Monday 15 February 2010

Framing effects and military service

Lots of folks have been reporting the results of a survey asking folks whether they support the current "heterosexuals-only" rule for the US military. If you frame the question as asking whether homosexuals should be able to serve, 59% somewhat favour or strongly favour their being able to serve; if you frame it as "gay men & lesbians", 70% support. Most folks have been focusing on whether the word "gay" is somehow happier than the word "homosexual". I wonder if it's something else: the latter framing reminds folks that individuals of both genders can be homosexual while the former, for many, may imply only men. And if respondent preferences over military service vary across the two groups, then that could easily drive the results.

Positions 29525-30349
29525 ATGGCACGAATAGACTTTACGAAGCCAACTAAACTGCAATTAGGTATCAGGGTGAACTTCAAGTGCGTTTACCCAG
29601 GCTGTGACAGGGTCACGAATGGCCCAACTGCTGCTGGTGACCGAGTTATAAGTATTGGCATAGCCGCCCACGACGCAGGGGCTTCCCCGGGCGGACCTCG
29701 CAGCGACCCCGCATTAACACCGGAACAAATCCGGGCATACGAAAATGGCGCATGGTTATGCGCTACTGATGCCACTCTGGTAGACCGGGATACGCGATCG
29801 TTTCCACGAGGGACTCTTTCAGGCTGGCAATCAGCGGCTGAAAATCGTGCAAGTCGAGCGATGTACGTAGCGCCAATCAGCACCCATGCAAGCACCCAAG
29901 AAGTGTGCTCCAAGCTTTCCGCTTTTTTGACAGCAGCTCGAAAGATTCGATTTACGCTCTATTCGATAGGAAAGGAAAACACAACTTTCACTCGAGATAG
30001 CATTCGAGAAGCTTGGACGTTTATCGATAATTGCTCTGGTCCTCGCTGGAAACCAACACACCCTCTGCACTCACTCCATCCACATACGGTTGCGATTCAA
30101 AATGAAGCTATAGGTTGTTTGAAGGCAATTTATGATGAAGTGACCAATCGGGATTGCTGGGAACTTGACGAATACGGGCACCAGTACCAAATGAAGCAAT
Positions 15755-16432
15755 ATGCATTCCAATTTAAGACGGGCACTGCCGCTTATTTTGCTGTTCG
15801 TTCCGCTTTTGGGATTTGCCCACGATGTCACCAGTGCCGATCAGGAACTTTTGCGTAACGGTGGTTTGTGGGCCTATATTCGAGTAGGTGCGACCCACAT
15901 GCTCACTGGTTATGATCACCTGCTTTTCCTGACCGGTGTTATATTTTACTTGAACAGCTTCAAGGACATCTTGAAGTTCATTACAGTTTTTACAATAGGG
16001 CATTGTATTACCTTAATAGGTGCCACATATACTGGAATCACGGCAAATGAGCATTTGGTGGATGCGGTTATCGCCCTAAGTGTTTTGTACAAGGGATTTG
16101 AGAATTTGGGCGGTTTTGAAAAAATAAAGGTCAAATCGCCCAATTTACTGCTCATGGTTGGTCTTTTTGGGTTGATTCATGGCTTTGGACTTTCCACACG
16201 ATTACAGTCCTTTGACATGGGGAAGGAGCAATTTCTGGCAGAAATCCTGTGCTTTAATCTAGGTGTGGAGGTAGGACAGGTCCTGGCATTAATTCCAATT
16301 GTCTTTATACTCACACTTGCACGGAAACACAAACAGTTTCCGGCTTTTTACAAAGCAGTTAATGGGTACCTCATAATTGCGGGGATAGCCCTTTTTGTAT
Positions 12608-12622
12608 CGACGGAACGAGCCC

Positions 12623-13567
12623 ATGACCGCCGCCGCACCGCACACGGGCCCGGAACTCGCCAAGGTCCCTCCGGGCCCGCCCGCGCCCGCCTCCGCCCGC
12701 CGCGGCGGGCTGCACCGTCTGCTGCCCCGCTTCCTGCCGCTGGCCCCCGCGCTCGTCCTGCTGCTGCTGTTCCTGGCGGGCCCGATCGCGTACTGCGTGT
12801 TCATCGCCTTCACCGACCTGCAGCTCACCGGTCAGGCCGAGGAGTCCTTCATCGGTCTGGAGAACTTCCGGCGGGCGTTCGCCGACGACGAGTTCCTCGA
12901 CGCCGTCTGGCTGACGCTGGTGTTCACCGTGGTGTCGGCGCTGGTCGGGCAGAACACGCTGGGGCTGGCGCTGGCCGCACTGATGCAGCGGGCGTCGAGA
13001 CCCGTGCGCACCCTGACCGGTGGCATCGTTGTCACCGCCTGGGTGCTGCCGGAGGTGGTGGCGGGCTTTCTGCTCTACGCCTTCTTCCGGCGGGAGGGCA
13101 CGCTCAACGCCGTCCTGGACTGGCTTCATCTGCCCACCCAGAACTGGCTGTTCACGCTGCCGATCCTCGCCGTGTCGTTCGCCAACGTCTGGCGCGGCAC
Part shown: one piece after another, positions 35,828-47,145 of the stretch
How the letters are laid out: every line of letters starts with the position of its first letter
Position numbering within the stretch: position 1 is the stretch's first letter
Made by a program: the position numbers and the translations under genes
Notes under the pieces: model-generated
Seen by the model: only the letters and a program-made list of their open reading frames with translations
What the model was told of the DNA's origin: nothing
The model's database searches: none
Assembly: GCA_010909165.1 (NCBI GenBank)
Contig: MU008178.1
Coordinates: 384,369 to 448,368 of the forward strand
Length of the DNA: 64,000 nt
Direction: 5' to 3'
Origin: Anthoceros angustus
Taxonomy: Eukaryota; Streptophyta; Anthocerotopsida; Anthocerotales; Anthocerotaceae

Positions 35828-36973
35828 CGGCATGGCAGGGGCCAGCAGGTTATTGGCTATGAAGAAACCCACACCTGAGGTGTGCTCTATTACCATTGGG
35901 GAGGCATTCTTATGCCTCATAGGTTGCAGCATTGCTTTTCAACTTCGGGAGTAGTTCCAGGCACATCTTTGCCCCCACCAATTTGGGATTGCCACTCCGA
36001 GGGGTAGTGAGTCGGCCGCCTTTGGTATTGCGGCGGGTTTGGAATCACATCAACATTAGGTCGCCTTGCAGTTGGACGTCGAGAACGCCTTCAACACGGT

It's easy to imagine folks who'd think that allowing gay men to serve might cause difficulty in the trenches if many male soldiers are homophobic, but who'd also think that allowing lesbians to serve would have far fewer problems. If there are more than a few folks with that set of beliefs, many of whom might not immediately have thought about lesbians when asked the question, then the results aren't that surprising. We'd really need a question asking "Do you favour or oppose {male and female homosexuals, gay men & lesbians} serving in the military?" to know whether folks are turned off by the word homosexual or whether they'd just forgotten that lesbians would also be allowed to serve in the military.

No comments:

Post a Comment